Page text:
BEFORE AND AFTER VIEWS. Barbaro’s radiographs show that a locking compression plate and 27 screws were inserted to overcome the extensive leg damage. He was placed in a water recovery pool following surgery.
With 118,420 spectators looking on at Baltimore’s Pimlico racetrack, Barbaro broke quickly from the Preakness starting gate in an effort to win the second leg of the Triple Crown of Thoroughbred racing. But in less than 200 yards, the Kentucky Derby winner’s right hind leg was flailing widely in mid air — fractured in three places.
Owned by Roy and Gretchen Jackson and trained by former U.S. Olympic rider Michael Matz, the colt’s racing days were over less than 20 seconds into the race as jockey Edgar Prado tried to pull him up during the May 20 event.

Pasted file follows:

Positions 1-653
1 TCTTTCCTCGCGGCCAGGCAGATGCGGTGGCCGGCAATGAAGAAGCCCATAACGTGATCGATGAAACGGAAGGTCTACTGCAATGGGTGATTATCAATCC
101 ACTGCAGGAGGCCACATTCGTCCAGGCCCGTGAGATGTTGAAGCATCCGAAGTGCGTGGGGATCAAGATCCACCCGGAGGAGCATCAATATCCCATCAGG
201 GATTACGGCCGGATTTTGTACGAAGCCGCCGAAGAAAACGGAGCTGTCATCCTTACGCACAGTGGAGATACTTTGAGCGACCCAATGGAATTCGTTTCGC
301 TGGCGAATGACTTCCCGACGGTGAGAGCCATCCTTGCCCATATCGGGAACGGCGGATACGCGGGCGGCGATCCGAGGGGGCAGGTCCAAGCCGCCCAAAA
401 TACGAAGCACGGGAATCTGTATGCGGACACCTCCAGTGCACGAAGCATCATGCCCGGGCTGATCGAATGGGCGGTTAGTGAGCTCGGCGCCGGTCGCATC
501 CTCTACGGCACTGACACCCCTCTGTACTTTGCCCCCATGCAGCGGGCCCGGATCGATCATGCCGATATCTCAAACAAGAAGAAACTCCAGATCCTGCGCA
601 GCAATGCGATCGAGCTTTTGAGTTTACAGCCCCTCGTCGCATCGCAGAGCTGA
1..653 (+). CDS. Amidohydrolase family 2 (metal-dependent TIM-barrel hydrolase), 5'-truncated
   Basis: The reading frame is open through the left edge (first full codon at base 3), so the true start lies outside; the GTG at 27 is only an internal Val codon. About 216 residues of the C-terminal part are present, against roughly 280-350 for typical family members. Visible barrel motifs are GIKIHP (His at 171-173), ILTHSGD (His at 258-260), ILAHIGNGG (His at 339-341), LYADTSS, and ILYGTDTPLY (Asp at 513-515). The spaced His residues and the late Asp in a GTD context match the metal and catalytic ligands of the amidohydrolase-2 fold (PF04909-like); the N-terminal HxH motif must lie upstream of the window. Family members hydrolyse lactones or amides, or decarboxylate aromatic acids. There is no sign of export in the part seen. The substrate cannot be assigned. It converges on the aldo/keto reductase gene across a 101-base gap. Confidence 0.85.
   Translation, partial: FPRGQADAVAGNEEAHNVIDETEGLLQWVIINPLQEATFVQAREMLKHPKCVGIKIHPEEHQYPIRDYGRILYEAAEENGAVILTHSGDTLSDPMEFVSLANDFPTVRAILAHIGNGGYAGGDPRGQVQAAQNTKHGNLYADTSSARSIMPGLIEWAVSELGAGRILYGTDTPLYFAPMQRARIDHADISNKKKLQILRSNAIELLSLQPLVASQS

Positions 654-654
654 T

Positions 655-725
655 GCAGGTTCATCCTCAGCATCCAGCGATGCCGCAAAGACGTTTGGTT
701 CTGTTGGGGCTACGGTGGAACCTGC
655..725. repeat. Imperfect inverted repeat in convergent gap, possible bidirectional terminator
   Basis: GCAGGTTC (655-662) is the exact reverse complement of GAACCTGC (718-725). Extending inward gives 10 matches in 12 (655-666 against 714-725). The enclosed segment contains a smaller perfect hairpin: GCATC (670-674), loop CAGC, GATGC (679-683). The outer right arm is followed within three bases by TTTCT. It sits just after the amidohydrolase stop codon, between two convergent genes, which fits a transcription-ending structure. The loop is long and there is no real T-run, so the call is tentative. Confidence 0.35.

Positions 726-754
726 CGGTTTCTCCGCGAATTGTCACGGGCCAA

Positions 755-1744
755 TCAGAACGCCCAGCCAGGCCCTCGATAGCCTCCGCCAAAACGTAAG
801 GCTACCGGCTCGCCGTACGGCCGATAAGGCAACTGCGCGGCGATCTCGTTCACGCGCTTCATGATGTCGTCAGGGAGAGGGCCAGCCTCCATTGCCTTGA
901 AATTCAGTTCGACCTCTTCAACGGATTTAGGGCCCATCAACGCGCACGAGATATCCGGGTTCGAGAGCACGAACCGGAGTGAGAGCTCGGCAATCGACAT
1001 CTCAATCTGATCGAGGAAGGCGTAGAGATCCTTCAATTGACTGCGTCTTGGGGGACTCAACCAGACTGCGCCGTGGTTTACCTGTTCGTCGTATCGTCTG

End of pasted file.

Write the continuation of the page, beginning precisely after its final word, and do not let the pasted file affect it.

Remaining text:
The colt suffered a condylar fracture of his cannon bone (metatarus), shattered the first phalanx (long pastern bone) into more than 20 pieces, fractured a sesamoid bone and also had a dislocated fetlock joint. Yet one thing going for the horse was the fact that the skin on the leg was not broken.
While many horses with massive injures such as this are euthanized, Barbaro was transported back to his stall and later moved to the George D. Widener Hospital for Large Animals at the University of Pennsylvania School of Veterinary Medicine’s New Bolton Center in Kennett Square, Pa.
Going into surgery, orthopedic surgeon Dean W. Richardson said it was a coin toss as to whether the horse would…